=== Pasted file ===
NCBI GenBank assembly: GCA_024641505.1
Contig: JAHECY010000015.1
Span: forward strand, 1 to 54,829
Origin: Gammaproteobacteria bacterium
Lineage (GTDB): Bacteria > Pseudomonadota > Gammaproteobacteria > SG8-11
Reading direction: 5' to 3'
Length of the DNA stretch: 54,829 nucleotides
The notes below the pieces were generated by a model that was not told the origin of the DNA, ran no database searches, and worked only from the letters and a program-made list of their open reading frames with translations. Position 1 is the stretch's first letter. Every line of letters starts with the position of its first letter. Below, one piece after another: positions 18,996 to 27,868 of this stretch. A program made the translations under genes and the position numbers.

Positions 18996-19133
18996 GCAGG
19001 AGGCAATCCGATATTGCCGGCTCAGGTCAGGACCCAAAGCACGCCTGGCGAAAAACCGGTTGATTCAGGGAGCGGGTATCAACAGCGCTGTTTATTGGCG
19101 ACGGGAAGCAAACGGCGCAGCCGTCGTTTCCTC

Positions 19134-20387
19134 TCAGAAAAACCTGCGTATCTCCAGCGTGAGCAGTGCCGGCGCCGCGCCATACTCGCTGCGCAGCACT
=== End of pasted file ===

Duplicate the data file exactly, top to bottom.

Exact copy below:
NCBI GenBank assembly: GCA_024641505.1
Contig: JAHECY010000015.1
Span: forward strand, 1 to 54,829
Origin: Gammaproteobacteria bacterium
Lineage (GTDB): Bacteria > Pseudomonadota > Gammaproteobacteria > SG8-11
Reading direction: 5' to 3'
Length of the DNA stretch: 54,829 nucleotides
The notes below the pieces were generated by a model that was not told the origin of the DNA, ran no database searches, and worked only from the letters and a program-made list of their open reading frames with translations. Position 1 is the stretch's first letter. Every line of letters starts with the position of its first letter. Below, one piece after another: positions 18,996 to 27,868 of this stretch. A program made the translations under genes and the position numbers.

Positions 18996-19133
18996 GCAGG
19001 AGGCAATCCGATATTGCCGGCTCAGGTCAGGACCCAAAGCACGCCTGGCGAAAAACCGGTTGATTCAGGGAGCGGGTATCAACAGCGCTGTTTATTGGCG
19101 ACGGGAAGCAAACGGCGCAGCCGTCGTTTCCTC

Positions 19134-20387
19134 TCAGAAAAACCTGCGTATCTCCAGCGTGAGCAGTGCCGGCGCCGCGCCATACTCGCTGCGCAGCACT